11. ^ a b Keen, Steve; Anglin, Paul (November 1992). "Smash TV". Computer and Video Games. No. 132. pp. 90–91. Retrieved August 19, 2021.
  12. ^ O'Connor, Frank; Boone, Tim (May 1992). "Smash T.V." Computer and Video Games. No. 126. pp. 20–21. Retrieved August 19, 2021.
  13. ^ Gus; Paul; Rad (October 1992). "Smash TV". Mean Machines Sega. No. 1. pp. 84–87. Retrieved August 19, 2021.
  14. ^ Julian; Rich (May 1992). "Smash T.V." Mean Machines. No. 20. pp. 52–54. Retrieved August 19, 2021.
  15. ^ "Archive – Magazine viewer". World of Spectrum. Retrieved 2013-06-15.
  16. ^ "Smash TV". 1991-11-21. Archived from the original on 2013-08-01. Retrieved 2013-06-15.
  17. ^ "Archive – Magazine viewer". World of Spectrum. Retrieved 2013-06-15.
  18. ^ Smash TV rating, MegaTech issue 12, page 96, December 1992
  19. ^ Mega review, issue 1, page 57, October 1992
  20. ^ "Sega Master Force Issue 3" (3). October 1993: 49. Retrieved December 4, 2015. {{cite journal}}: Cite journal requires |journal= (help)
  21. ^ "Amstrad Action All Time Top 10 Games • Retroaction". Retrieved 2013-06-15.
  22. ^ "Super Smash T.V. SNES Review Score". Archived from the original on 2019-06-02.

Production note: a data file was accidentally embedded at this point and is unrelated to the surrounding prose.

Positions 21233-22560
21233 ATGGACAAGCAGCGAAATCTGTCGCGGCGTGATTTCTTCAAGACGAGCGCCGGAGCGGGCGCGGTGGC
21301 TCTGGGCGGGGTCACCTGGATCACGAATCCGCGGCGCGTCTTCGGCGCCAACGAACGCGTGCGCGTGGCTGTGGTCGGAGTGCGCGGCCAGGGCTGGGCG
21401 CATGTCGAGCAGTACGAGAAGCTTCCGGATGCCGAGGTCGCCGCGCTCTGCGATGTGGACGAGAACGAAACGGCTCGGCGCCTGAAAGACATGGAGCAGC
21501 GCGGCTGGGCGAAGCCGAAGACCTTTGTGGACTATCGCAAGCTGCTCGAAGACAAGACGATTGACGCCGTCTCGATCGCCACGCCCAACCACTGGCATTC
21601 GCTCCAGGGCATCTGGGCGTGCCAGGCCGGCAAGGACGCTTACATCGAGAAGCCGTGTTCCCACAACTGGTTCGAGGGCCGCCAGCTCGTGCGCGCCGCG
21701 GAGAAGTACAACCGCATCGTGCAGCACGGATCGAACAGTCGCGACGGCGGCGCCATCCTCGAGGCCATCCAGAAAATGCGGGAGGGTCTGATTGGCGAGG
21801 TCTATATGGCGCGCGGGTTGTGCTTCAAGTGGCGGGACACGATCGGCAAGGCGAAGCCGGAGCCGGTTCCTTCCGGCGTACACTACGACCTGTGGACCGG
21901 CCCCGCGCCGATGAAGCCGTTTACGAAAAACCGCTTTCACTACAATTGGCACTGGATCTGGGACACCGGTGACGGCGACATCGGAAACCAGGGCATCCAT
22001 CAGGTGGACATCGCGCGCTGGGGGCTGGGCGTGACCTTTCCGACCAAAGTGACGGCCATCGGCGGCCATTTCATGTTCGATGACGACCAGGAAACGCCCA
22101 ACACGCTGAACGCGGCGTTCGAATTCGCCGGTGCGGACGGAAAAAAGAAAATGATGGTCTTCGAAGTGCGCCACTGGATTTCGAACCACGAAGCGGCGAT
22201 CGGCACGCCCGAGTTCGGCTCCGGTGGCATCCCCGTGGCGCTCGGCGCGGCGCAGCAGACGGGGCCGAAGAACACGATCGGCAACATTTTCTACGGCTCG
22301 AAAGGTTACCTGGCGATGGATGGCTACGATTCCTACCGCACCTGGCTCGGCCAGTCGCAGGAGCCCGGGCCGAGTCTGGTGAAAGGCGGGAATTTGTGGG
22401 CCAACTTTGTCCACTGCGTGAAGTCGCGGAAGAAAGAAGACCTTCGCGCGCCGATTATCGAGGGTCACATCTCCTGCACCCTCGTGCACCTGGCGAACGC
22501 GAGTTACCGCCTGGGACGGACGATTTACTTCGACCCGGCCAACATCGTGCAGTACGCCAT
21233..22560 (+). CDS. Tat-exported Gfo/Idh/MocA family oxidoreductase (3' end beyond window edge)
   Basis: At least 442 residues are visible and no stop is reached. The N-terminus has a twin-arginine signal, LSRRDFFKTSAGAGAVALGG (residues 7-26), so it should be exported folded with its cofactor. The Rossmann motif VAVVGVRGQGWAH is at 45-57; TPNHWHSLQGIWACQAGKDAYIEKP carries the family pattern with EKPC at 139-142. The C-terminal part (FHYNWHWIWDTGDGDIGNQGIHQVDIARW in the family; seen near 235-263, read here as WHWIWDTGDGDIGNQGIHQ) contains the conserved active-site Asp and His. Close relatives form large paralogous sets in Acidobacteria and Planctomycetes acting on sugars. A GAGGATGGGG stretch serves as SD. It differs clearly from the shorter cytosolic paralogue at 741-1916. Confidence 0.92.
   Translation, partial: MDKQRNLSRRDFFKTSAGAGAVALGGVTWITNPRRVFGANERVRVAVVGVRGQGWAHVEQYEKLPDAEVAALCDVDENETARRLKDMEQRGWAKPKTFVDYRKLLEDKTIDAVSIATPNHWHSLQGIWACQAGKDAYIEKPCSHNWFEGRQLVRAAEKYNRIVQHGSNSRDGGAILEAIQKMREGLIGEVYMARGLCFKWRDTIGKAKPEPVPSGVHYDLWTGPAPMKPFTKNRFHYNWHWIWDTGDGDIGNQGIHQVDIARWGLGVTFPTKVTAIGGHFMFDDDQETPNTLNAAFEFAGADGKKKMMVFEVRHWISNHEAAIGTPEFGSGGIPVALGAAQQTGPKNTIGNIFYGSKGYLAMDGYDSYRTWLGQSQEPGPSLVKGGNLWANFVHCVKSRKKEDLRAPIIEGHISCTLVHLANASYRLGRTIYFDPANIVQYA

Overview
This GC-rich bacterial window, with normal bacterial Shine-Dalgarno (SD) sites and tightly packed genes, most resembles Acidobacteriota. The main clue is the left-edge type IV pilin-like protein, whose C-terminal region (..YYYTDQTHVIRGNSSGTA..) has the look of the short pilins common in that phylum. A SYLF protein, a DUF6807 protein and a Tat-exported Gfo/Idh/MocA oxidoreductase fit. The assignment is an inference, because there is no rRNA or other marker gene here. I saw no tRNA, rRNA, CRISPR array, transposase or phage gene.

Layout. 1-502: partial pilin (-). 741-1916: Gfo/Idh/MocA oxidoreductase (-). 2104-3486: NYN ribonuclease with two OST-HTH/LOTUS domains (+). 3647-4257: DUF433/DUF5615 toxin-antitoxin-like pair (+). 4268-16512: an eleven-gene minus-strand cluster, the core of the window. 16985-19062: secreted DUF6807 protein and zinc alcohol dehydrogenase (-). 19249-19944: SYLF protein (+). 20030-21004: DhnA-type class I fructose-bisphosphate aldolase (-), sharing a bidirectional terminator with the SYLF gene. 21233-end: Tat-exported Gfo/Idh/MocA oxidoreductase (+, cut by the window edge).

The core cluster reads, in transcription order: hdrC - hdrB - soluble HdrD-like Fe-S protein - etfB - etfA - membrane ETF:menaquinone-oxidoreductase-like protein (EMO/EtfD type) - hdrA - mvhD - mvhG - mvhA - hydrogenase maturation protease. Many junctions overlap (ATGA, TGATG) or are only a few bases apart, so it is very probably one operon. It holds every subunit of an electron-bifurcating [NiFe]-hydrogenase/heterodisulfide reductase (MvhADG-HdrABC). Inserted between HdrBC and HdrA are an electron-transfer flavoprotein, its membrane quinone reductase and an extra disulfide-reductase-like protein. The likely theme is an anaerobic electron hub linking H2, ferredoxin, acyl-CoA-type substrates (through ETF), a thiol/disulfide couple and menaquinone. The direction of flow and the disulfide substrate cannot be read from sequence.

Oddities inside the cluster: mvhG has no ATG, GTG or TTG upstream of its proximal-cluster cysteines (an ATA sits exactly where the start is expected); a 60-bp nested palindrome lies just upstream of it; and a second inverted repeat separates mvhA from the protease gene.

23. ^ "AMOA 1989-90 Award Winners Announced" (PDF). Cash Box. November 10, 1990.
  24. ^ "The 10 Best Arcade Games of All Time". Electronic Gaming Monthly. No. 100. Ziff Davis. November 1997. p. 130.
  25. ^ "The Greatest Games of All Time: Smash TV". GameSpot. Archived from the original on October 9, 2007.
  26. ^ "Top 100 SNES Games". Total! (43): 46. July 1995. Retrieved March 1, 2022.
  27. ^ "Top 100 Games of All Time" (PDF). GamesMaster (44): 75. July 1996.
  28. ^ Gerstmann, Jeff (November 1, 1999). "Arcade Party Pak Review". GameSpot. CBS Interactive. Retrieved 30 March 2013.
  29. ^ Tracy, Tim (November 18, 2003). "Facebook Tweet Midway Arcade Treasures Review". GameSpot. CBS Interactive. Retrieved 30 March 2013.
  30. ^ "Midway Arcade Origins Review". 2012-11-13. Retrieved 2016-05-07.
  31. ^ Onyett, Charles (December 9, 2005). "Smash TV". IGN. Retrieved 30 March 2013.
  32. ^ Hatfield, Daemon (February 17, 2010). "More XBLA Games Delisted". IGN. Retrieved 30 March 2013.